Researchers at Stanford University examined 16 people who suffered from Generalized Anxiety Disorder (GAD) and discovered that "scrambled connections" in the brain may be the cause of the problem.
Generalized Anxiety Disorder (GAD) is a psychiatric condition whereby a sufferer's ability to live day-to-day is affected by their worry over common concerns.
Reported in Science Daily, examination of brain activity scans have revealed some interesting findings into the source of clinically diagnosed anxiety. A study using Magnetic Resonance Imaging (MRI) revealed dysfunction in a region of the brain known as the Amygdala.
The Amygdala is located in the middle of the brain and helps process emotion, fear and memory.
Specifically, two areas of the Amygdala were of interest: the basolateral (bottom) and centromedial (top) region.
These areas are important because of their proximity to other regions of the brain. The basolateral region is linked to the occipital lobe, a brain area responsible for vision, hearing, memory, high level emotions and cognition.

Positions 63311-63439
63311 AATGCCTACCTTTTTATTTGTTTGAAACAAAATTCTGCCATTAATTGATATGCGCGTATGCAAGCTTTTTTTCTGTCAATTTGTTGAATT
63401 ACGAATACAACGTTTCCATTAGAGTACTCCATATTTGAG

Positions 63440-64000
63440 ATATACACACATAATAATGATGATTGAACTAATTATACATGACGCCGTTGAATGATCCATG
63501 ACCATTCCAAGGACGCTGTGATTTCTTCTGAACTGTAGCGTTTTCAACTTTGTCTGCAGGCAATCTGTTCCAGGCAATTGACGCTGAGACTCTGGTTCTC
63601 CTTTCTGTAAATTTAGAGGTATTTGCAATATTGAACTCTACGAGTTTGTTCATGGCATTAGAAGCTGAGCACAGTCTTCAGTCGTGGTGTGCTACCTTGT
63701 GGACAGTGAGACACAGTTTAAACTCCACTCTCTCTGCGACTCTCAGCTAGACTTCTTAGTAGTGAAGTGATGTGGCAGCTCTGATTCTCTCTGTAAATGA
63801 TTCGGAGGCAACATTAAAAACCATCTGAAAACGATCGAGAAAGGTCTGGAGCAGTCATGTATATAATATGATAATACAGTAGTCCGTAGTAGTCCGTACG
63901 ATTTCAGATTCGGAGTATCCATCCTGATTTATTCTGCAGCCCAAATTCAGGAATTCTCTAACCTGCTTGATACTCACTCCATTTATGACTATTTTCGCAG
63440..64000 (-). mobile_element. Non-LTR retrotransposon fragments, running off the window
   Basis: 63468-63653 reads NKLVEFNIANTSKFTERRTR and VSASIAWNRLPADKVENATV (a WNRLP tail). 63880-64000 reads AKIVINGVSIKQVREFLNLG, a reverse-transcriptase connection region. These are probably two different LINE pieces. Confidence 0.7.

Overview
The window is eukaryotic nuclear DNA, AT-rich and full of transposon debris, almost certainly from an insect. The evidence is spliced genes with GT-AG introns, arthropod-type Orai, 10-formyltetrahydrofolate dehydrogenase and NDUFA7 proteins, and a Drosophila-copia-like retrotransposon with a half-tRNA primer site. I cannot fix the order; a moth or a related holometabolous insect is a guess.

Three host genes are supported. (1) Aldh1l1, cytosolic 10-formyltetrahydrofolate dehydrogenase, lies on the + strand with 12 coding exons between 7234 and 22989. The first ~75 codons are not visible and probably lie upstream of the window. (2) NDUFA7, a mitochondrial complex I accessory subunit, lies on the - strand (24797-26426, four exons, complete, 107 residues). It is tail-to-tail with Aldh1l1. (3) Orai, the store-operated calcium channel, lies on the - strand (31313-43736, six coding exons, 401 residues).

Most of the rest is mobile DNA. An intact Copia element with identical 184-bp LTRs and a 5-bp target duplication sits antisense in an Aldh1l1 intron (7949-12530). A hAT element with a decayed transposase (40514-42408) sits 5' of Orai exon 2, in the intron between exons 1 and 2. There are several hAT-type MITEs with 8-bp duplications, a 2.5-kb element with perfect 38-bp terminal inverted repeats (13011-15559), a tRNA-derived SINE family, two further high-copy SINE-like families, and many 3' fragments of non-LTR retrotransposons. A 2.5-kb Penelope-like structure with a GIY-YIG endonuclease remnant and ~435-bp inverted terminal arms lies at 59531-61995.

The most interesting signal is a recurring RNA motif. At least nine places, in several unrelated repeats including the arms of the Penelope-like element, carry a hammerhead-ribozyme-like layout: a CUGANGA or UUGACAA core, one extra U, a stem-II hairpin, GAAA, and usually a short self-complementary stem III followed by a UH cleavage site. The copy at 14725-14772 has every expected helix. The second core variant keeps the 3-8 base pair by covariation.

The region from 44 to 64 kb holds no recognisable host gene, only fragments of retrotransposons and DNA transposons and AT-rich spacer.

The centromedial region is close to the deeper regions of the brain. Specifically, several links are here: the thalamus (an information flow regulator), the brain stem (a controller of heart rate, breathing and neuro-chemical release) and lastly, the cerebellum (control motor skills).
In the study, people with GAD displayed a "mixed up" communications pattern in their amygdala. Rather than connect to the appropriate function in the respective brain regions, the basolateral region became connected to the centromedial targets and vice versa.
The overall reduced connectivity in both regions of the amygdala results in difficulty in determining the importance of stimuli.
The result? Sufferers of GAD, who experience persistent unpleasant emotional and physical fear, have trouble telling the difference between what is truly worrisome and mild annoyances.